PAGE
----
The average person spends approximately half of their waking hours daydreaming -- and in some cases, it goes much farther than that. In 2002, Eli Somer, an Israeli professor, published a paper on a psychological phenomenon he dubbed "Maladaptive Daydreaming" (MD).

What is Maladaptive Daydreaming?

Maladaptive Daydreaming is a condition in which an individual is addicted to daydreaming or extreme fantasizing; so much so that the habit distracts the afflicted from their real-life, sometimes causing them trouble in carrying out daily tasks.

How do the daydreams work?

The daydreams of MDers are very vivid and complex, often coming with their own highly detailed characters, plots, and settings. The "worlds" these daydreamers create can be based on a lot of things, such as fictional worlds inspired by movies, TV shows, or novels, as well as a world completely of the daydreamers making or their "ideal life". As previously mentioned, these daydreams can last twice as long as the average person's -- extending anywhere from minutes to multiple hours at a time.

It's also important to note that, while these daydreams sometimes are preferable over real life to MDers, they are undoubtedly aware that these fantasies are just that: fantasies. That is what distinguishes MD from more severe dissociation disorders, like schizophrenia. MDers know the difference between their daydreams and reality.

What are the signs of MD?

1. Does it ever take you longer to get to sleep at night or to get out of bed in the morning because of your daydreams?

2. Do you constantly or obsessively play out fictional stories or situations in your head?

3. Do certain songs, movies, or TV shows trigger you into a complete zone-out?

4. Is it consistently difficult for you to focus on conversations, homework, or class because you're stuck in your thoughts?

If you answered "yes" to more than one of these questions, you may be a Maladaptive Daydreamer.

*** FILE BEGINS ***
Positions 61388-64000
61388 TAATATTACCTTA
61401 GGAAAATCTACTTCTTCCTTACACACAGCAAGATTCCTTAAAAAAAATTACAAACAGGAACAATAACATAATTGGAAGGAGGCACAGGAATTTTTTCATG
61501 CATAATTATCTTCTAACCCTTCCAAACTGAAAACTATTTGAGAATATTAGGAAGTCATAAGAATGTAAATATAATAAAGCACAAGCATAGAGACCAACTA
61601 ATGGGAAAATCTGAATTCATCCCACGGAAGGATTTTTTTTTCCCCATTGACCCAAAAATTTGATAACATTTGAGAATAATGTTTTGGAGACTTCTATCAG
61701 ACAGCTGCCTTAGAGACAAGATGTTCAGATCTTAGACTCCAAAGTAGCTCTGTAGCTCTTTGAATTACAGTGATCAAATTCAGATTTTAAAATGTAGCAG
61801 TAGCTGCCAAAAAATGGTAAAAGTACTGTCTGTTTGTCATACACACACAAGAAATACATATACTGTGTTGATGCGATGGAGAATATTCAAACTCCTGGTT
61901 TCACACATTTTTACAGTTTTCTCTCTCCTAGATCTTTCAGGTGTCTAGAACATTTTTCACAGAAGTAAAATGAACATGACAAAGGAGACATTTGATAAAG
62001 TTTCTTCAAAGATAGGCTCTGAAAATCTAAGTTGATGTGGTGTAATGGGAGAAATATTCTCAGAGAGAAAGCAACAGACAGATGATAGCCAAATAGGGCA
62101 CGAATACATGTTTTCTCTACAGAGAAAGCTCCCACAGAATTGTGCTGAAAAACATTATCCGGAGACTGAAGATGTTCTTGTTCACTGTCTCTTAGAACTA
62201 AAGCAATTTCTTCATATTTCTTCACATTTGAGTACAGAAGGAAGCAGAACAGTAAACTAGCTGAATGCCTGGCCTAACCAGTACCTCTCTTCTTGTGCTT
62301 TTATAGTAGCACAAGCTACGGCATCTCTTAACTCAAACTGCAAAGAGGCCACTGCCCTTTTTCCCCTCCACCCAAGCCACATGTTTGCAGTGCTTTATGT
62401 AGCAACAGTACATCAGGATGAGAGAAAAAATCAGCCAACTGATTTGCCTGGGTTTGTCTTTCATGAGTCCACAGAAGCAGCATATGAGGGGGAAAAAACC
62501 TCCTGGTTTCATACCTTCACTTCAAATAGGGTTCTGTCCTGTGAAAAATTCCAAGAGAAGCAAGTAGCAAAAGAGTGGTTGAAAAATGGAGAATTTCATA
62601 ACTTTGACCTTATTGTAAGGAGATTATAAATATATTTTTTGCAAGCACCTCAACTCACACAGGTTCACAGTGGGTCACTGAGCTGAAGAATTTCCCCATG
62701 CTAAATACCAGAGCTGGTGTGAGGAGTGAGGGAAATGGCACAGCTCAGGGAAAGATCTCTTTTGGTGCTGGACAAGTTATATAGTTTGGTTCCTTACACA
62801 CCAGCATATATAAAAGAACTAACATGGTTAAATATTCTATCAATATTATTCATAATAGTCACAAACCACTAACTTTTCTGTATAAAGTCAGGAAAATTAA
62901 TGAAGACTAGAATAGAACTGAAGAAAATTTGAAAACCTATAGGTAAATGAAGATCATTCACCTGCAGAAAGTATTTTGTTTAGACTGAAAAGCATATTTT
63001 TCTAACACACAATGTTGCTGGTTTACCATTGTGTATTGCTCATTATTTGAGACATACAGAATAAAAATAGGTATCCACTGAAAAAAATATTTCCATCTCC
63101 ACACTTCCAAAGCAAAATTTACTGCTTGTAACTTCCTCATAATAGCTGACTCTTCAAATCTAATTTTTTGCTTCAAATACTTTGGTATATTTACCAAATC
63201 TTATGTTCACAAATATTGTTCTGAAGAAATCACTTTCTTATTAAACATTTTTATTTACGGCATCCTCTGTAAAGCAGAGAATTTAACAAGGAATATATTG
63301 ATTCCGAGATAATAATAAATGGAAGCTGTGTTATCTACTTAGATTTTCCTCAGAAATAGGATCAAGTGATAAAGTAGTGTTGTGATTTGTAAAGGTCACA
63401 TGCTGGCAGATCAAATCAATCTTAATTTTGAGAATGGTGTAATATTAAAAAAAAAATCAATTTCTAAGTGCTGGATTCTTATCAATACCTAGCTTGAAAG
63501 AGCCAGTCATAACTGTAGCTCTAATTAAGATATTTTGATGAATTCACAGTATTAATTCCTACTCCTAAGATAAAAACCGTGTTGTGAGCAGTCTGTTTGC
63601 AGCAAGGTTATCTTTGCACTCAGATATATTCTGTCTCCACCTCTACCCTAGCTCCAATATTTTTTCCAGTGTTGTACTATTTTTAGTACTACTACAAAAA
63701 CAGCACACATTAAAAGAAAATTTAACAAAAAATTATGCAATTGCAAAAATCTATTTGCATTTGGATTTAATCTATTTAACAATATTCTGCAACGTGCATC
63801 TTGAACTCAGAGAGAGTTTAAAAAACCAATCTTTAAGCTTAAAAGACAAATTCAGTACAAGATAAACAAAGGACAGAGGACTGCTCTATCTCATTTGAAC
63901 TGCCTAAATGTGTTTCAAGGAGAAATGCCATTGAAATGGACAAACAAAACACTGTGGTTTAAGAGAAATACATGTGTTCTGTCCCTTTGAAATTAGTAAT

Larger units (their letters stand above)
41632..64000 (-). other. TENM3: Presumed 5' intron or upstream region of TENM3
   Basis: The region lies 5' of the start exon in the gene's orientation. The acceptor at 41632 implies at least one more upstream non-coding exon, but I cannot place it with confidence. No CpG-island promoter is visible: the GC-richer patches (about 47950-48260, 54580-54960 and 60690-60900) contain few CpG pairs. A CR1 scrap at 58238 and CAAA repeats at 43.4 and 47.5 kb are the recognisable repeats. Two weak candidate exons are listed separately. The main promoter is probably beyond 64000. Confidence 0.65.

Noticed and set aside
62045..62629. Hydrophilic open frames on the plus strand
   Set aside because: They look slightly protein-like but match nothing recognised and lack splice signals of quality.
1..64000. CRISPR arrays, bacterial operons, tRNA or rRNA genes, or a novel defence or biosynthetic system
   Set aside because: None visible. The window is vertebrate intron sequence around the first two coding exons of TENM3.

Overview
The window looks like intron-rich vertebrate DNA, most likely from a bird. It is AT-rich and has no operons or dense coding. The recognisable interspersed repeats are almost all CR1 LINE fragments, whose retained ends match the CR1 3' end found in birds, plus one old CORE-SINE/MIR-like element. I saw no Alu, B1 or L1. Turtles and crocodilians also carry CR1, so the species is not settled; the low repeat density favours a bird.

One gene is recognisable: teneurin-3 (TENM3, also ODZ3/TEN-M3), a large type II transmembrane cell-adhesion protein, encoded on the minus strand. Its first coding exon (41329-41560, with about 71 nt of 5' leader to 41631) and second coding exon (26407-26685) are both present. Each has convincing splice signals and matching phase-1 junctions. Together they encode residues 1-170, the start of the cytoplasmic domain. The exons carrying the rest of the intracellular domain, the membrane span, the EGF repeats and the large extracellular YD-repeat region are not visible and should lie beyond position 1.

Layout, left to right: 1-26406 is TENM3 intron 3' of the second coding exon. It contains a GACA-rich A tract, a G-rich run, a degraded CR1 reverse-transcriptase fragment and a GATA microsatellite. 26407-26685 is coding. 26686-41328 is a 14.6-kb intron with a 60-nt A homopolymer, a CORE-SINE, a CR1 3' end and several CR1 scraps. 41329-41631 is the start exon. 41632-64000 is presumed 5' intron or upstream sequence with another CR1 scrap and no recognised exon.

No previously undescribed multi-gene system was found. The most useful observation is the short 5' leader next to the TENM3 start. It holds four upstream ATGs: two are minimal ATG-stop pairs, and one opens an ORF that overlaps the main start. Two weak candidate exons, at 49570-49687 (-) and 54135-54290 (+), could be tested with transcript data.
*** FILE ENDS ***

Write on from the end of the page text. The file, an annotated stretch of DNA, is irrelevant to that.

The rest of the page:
*It's been additionally noted that some daydreamers perform repetitive movements, make facial expressions, or even talk/whisper while daydreaming.

What's the cause of MD?

Due to a lack of research, the exact causes of MD have yet to be pinned down; MD seems to develop as a coping mechanism to other problems rooted in the psyche: i.e. abuse, depression, fear, anxiety, loneliness, etc. In that case, MD is a way for victims to survive psychological trauma, whether mild or severe. It is in and of itself neither good or bad; it is when it becomes an addiction that takes away from the fullness of reality that it becomes a problem.

Why is it important?

The addiction to extreme fantasizing helps prove that it's not the actual substance (drugs, alcohol, technology) people get addicted to, but rather the feelings the substances create that keep people coming back for more. The substance is simply the venue through which addicts get their emotional fix. That's an important realization to accept when deciding how to deal with addicts -- is addiction a crime, or rather a cry for help stemming from emotional, social or environmental need? I'd argue the latter.

Need an outlet?

Do you or someone you care about have MD and are not sure who to talk to or how to talk about it? Check out the "Wild Minds Network" -- an online forum dedicated to blogs and chats written by MDers about their experiences and their ways of moving past Maladaptive Daydreaming.